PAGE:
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In the Region

Venture capital fund to aid companies tied to 3 Md. schools

The New Markets Growth Fund, a $20 million venture capital fund at the University of Maryland's Robert H. Smith School of Business, said yesterday that it has started a program to provide $1 million in technical assistance to companies formed at, or formed based on technology from, the University of Maryland, College Park, University of Maryland, Baltimore and University of Maryland, Baltimore County.

Most of the companies that will receive funding, which will be matched by the Small Business Administration, will be based in the UMCP TAP Incubator, the UMB Technology Collaboration Center or the UMBC Research and Technology Park.

Net earnings decline 6.9% for Columbia-based REIT

Humphrey Hospitality Trust Inc. said yesterday that it posted second-quarter net earnings of $1.7 million, or 15 cents per diluted share, a 6.9 percent decline from its net earnings of $1.9 million, or 15 cents per share, a year earlier.

The Columbia-based self-advised real estate investment trust said its net earnings from continuing operations climbed to $1.4 million in the second quarter, $568,000 more than in the year-ago quarter, but the improvement was offset by a $697,000 reduction in gains from the sale of two hotels.


Union files motion for trustee to guide United Airlines

The Machinists union, claiming that United Airlines executives have lost employees' trust, filed a motion in U.S. Bankruptcy Court in Chicago yesterday asking a judge to appoint a trustee to oversee the airline's operations in bankruptcy.

Analysts say the Machinists' motion is not likely to succeed, but union officials say they hope it will result in United getting the proper leadership to bring the airline out of bankruptcy and return it to profitability.

The union's action comes a week after United's parent, UAL Corp., asked bankruptcy Judge Eugene Wedoff to give the airline the sole right to submit a plan to exit bankruptcy through Dec. 31. Currently, creditors aren't allowed - until Aug. 30 - to offer competing proposals.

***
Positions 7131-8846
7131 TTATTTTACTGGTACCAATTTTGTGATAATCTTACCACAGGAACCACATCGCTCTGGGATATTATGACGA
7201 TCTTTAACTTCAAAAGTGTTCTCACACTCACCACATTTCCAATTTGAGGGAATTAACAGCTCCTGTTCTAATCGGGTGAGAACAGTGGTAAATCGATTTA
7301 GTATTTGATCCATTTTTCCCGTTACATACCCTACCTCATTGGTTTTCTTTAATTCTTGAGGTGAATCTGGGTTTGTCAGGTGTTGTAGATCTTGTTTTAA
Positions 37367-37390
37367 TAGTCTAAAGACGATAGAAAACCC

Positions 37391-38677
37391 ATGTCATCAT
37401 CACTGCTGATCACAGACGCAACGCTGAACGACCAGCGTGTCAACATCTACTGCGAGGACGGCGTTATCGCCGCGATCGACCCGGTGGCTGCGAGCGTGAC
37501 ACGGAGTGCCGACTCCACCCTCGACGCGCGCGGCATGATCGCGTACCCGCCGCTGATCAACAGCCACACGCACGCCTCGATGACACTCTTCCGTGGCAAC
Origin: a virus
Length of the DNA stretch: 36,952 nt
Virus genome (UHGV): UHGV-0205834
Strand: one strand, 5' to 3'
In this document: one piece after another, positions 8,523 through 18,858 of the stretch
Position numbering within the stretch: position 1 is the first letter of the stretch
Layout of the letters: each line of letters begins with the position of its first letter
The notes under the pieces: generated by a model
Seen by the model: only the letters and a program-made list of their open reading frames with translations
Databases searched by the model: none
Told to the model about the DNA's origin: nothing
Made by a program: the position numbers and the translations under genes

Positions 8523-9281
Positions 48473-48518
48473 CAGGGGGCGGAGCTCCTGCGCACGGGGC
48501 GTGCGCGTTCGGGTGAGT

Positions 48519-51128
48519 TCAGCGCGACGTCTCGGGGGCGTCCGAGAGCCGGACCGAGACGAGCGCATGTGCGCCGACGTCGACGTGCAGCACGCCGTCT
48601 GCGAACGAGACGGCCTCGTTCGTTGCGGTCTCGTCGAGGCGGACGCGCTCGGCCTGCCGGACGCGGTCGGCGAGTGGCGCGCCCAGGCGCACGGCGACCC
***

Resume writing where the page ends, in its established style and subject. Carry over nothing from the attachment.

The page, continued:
L.A. council ordinance targets Wal-Mart growth

The Los Angeles City Council approved yesterday an ordinance limiting "superstores," a move aimed at making it harder for Wal-Mart Stores Inc. to open stores that sell groceries along with merchandise such as clothes, toys and household goods.

The ordinance, approved by a 12-to-1 vote, will require retailers to submit economic impact studies before they can open such large stores in the city's economic revitalization areas.

Wal-Mart, the world's largest retailer, has faced increased opposition to its expansion plans in California. In April, voters in Inglewood, Calif., rejected a ballot initiative that would have allowed the retailer to open a store in that city over the objections of local officials.

Companies to spend more to meet new U.S. rules

U.S. companies with more than $5 billion in sales will spend an average of $8.1 million this year to meet new federal accounting rules, twice as much as forecast, according to a study released yesterday by a financial executives' group.

The companies will spend 73,312 hours of employee time and $4.4 million in consulting, audit and software fees to comply with the Sarbanes-Oxley Act, the study by Financial Executives International said. The organization represents chief financial officers and treasurers.

The law, which tightens financial reporting, was passed in 2002 after investors lost about $300 billion in share value in corporate accounting scandals.

Gold Fields agrees to buy Iamgold in stock swap

Gold Fields Ltd., the world's No. 4 gold producer, agreed to buy Iamgold Corp. in a $2.1 billion stock swap, limiting its vulnerability to gains in South Africa's rand and helping the Canadian company stymie a hostile bid.